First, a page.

Territorial dispute between China, Japan heats up
TOKYO | A war of words between Japan and China over a territorial dispute escalated Monday, with each country summoning the other’s ambassador and Japanese Prime Minister Shinzo Abe calling a newly declared Chinese maritime air defense zone dangerous and unenforceable.
Mr. Abe told a parliamentary session that the zone alters the state of affairs in the East China Sea and escalates tension.
“The measures by the Chinese side have no validity whatsoever for Japan, and we demand China revoke any measures that could infringe upon the freedom of flight in international airspace,” Mr. Abe said. “It can invite an unexpected occurrence and it is a very dangerous thing as well.”
On Saturday, Beijing issued a map of the zone and a set of rules that say all aircraft must notify Chinese authorities and are subject to emergency military measures if they do not identify themselves or obey Beijing’s orders.
Mr. Abe said the measures one-sidedly impose rules set by the Chinese military on all flights in the zone, and violate the freedom to fly above open sea, a general principle under international law. He also slammed China for showing the disputed islands, called Senkaku in Japanese and Diaoyu in Chinese, as Chinese territory in the zone.
Since taking office last year, Mr. Abe has moved to step up Japan’s defenses, citing threats from China’s growing maritime and military presence. Japan has had a similar zone since the 1960s.
Later Monday, Japanese Vice Foreign Minister Akitaka Saiki summoned Chinese Ambassador Cheng Yonghua to protest the move in person, a day after Saiki’s deputy protested to China by phone. Mr. Cheng balked at Japan’s complaint, refusing to retract the measures.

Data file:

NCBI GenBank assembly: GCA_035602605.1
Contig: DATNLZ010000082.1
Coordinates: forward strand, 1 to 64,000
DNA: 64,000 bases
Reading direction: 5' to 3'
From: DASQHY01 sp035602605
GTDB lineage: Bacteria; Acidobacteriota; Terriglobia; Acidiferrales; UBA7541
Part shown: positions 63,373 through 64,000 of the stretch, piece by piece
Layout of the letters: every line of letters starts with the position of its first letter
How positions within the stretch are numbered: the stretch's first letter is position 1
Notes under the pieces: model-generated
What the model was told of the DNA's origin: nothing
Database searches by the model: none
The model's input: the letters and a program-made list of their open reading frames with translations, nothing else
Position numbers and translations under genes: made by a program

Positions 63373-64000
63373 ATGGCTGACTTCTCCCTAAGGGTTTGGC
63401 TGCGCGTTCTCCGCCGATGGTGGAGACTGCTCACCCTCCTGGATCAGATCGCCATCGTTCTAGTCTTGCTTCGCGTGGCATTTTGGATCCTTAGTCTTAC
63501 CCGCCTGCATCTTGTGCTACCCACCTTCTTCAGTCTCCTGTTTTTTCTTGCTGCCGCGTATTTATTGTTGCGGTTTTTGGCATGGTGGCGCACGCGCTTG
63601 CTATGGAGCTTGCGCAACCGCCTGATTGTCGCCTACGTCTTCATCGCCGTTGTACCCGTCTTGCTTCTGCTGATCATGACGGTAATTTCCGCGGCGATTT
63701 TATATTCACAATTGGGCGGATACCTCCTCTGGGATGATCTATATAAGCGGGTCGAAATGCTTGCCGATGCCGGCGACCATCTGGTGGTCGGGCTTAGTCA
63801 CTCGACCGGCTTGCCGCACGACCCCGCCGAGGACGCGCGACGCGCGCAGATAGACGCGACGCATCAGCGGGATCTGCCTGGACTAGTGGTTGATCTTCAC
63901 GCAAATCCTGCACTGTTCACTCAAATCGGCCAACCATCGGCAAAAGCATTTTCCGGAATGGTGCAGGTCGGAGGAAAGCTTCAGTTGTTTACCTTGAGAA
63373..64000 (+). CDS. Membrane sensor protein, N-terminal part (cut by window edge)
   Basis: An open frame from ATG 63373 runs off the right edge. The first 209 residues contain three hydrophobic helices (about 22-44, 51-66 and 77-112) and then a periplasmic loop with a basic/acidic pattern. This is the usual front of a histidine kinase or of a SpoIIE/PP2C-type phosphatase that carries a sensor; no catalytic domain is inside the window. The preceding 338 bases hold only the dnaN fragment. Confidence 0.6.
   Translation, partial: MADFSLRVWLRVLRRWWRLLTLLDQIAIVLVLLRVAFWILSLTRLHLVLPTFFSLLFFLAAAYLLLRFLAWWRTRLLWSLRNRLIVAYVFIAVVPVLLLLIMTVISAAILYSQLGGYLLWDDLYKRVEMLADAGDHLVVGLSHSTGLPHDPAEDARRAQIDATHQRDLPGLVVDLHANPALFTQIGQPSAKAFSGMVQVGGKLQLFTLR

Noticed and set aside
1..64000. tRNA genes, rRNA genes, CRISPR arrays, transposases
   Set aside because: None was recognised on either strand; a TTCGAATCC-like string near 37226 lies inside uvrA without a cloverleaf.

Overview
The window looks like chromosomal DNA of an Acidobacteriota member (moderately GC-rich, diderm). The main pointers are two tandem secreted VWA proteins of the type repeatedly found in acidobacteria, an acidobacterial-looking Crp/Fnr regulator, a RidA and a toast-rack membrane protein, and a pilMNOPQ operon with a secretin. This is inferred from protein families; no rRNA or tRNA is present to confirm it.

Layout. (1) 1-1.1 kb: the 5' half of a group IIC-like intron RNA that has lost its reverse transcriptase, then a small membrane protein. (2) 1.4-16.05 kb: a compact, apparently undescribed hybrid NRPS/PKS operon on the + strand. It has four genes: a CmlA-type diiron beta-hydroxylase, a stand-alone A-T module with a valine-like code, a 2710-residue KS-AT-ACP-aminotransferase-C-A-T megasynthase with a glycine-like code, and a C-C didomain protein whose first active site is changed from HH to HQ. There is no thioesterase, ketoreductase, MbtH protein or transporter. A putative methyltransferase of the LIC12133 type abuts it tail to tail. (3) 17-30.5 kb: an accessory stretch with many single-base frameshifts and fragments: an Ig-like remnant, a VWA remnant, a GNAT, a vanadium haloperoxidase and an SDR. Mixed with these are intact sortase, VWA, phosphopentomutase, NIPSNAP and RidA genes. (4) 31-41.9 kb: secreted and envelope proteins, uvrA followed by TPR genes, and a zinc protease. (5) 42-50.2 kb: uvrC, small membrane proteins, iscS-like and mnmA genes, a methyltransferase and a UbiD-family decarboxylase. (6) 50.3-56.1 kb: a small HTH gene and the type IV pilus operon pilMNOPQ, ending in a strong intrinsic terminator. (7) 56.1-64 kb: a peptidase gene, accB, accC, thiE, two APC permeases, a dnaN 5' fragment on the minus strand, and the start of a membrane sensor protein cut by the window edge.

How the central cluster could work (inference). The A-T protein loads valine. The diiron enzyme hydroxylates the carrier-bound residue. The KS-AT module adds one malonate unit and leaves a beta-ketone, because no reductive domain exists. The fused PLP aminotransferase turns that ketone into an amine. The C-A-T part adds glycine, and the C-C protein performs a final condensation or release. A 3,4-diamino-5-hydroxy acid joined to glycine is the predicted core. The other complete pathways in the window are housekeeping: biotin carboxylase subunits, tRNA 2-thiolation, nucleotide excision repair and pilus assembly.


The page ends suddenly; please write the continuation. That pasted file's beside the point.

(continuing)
“China believes it is the Japanese side that should withdraw its unreasonable demand,” Mr. Cheng told reporters after meeting with Mr. Saiki. “But both of us should try to take cautionary steps in order to prevent unanticipated occurrences.”
In Beijing, Assistant Foreign Minister Zheng Zeguang met with Japanese Ambassador Kitera Masato to complain.
“The Japanese side is not entitled to make irresponsible remarks and malicious accusations against China,” he said, according to China’s Foreign Ministry. He said Japan should correct its mistakes, stop undermining regional stability and avoid damage to China-Japan relations.
South Korea also complained Monday about the Chinese zone, which includes the airspace above a set of submerged rocks that are controlled by Seoul but also claimed by Beijing.
South Korea’s Defense Ministry summoned China’s military attache in Seoul, saying the zone is unacceptable because it was drawn unilaterally. Defense Ministry spokesman Kim Min-seok said South Korea’s control over the area remains unchanged and Seoul won’t notify China when its planes pass through the region.
Earlier Monday, China’s Foreign Ministry said it complained to the U.S. over its “irresponsible remarks” about China’s creation of a zone for the disputed islands, which are administered by Japan.
Japan Maritime Self-Defense Force’s surveillance plane flies over the disputed islands in the East China Sea, called the Senkaku in Japan and Diaoyu in China.